Listen to the music of Maison Louis Jadot

When describing wine, Professor Emeritus of Oenology at the University of Toulouse, Pierre Casamayor speaks of a “menage à trois, a subtle interaction of soil, grape varietal and natural conditions. Man is the composer of this natural symphony that needs to be orchestrated… and signs each piece,” he says. jadot1a.jpg

Aiguillettes of French Duck Breast with Manuka Honey Liqueur and a Duet of Asparagus paired with Maison Louis Jadot wines: Orient Express restaurant at the Taj Palace Hotel, New Delhi.

Earlier this month at a paid-for wine dinner at the Orient Express at the Taj Palace Hotel in Delhi, I heard a similar sentiment expressed by Nicolas Dewé, Export Manager of Maison Louis Jadot. He likened the production of wine to an orchestra where the soil was the composer; the grape the musical instrument; and the wine, the music.
But the music can only be played when the bottle is opened. And what music! when the wine is from the House of Louis Jadot!
Maison Louis Jadot produces 150 wines. We tasted four delicious examples that night. The food was excellent and beautifully presented, even though the connoisseurs among us didn’t think it was the perfect match. I won’t go through the menu in detail because ultimately it was the wines that stole the show.
With extensive vineyard holdings throughout France’s Burgundy region, Maison Louis Jadot ranks among the premier producers and negociants of the Burgundy wine variety. Louis Jadot’s list of well over 100 labels presents a unique collection of “premier cru” and “grand cru” appellations. (Grand cru is the highest classification for the Burgundy region, followed by premier cru).
Over a four-course meal, we drank ¬Maison Louis Jadot Pouilly Vinzelles Château de Loche 2000, an elegant, classically structured chardonnay with a whiff of vanilla that tasted of ripe, tropical fruit flavours with a touch of oak. This was followed by a lovely Puligny-Montrachet premier cru Les Perrieres, a wine with a mellow roundness and a fragrant, intense bouquet. The wine’s beautifully balanced acidity with a soft and lingering finish worked wonders with my entrée – oven cooked Chilean sea bass with fresh spinach and braised leeks.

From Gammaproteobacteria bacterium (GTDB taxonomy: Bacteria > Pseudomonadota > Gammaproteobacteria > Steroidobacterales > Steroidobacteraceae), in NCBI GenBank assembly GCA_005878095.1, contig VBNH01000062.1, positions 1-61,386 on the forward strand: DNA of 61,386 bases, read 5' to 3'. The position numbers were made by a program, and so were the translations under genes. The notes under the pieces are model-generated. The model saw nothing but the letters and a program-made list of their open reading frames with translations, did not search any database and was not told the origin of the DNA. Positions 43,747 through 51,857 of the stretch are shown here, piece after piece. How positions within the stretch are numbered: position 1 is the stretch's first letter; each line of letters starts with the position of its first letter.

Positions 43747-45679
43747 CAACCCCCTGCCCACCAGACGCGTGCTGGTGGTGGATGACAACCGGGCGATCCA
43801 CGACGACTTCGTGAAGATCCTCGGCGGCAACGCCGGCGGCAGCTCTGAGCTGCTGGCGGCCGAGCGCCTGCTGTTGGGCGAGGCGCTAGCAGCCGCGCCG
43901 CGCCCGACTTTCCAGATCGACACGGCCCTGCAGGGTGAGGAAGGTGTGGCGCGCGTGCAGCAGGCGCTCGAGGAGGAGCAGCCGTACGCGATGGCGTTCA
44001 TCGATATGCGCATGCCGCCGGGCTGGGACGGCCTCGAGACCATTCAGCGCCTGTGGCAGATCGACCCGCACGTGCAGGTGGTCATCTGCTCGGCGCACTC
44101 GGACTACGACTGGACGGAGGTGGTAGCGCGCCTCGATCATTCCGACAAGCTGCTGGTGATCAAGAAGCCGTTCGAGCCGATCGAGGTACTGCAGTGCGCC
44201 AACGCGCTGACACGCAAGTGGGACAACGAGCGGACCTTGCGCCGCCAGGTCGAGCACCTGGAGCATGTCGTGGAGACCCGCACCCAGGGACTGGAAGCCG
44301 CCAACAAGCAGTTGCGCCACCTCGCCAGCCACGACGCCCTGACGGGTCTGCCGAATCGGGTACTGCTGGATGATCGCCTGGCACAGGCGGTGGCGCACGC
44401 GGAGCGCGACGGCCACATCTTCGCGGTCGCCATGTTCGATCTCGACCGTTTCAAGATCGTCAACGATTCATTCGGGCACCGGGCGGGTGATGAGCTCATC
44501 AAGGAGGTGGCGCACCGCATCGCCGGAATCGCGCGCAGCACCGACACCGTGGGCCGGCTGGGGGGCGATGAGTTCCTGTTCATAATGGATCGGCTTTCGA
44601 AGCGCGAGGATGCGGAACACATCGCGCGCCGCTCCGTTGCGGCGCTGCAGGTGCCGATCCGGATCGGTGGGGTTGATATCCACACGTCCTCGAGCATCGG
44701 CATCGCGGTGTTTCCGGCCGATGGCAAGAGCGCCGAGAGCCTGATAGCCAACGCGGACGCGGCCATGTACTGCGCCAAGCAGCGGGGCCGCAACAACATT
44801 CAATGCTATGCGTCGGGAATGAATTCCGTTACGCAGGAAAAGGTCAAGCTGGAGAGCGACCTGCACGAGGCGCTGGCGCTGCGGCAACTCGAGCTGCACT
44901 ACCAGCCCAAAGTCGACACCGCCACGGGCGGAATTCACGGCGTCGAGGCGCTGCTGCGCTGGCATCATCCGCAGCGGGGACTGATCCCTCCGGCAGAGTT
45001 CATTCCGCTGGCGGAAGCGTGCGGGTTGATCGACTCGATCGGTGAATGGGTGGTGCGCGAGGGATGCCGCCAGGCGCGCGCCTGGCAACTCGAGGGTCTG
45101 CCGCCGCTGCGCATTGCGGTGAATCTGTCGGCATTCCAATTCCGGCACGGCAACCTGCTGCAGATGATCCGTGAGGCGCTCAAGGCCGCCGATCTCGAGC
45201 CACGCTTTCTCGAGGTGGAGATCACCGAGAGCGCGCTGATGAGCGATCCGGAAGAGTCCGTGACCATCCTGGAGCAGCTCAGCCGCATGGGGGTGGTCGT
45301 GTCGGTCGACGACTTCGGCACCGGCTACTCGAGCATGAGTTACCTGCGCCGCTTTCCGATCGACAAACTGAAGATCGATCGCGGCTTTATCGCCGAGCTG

Next came the spicy Maison Louis Jadot Aloxe-Corton 1998 with its concentrated cherry and black currant fruit flavours balanced with friendly tannnins, which accompanied the main course or plat principal of French Duck Breast with Manuka Honey Liqueur and a Duet of Asparagus.
The last wine we drank was the most magical – a premier cru Chambolle Musigny Les Charmes 1999 – an exquisite example of an elegant, supple wine with delicate, floral and fruity aromas. The tannins were silky and velvety, but then – came the power!

Nicolas Dewé, Export Manager, Maison Louis Jadot
Four memorable wines, but only a teaser of what you can expect from this great house, said Dewé. Burgundy is not always easily accessible, needing a few years before you can get the most pleasure from them. These wines start to become great wines after five years, Dewé noted.

If you want to sample them for yourself, the wines are imported by Brindco and available at most five star hotels in the country.

Produced from pinot noir grapes on a variety of terroir, Burgundy was once considered unreliable and unpredictable. But, no longer. The wines being produced today have never been better or more consistent. Not everyone likes Burgundy, however, especially if you prefer fleshy fruit flavours and less acidity. I loved the wines and was completely won over by their delicacy, elegance and complexity.
Burgundy is a complicated region with its confusing appellations that sound so similar but are very different. Don’t try understanding it. Leave that to the erudite expert.
Just open a bottle of Maison Louis Jadot and hear the music!
– Reva Singh

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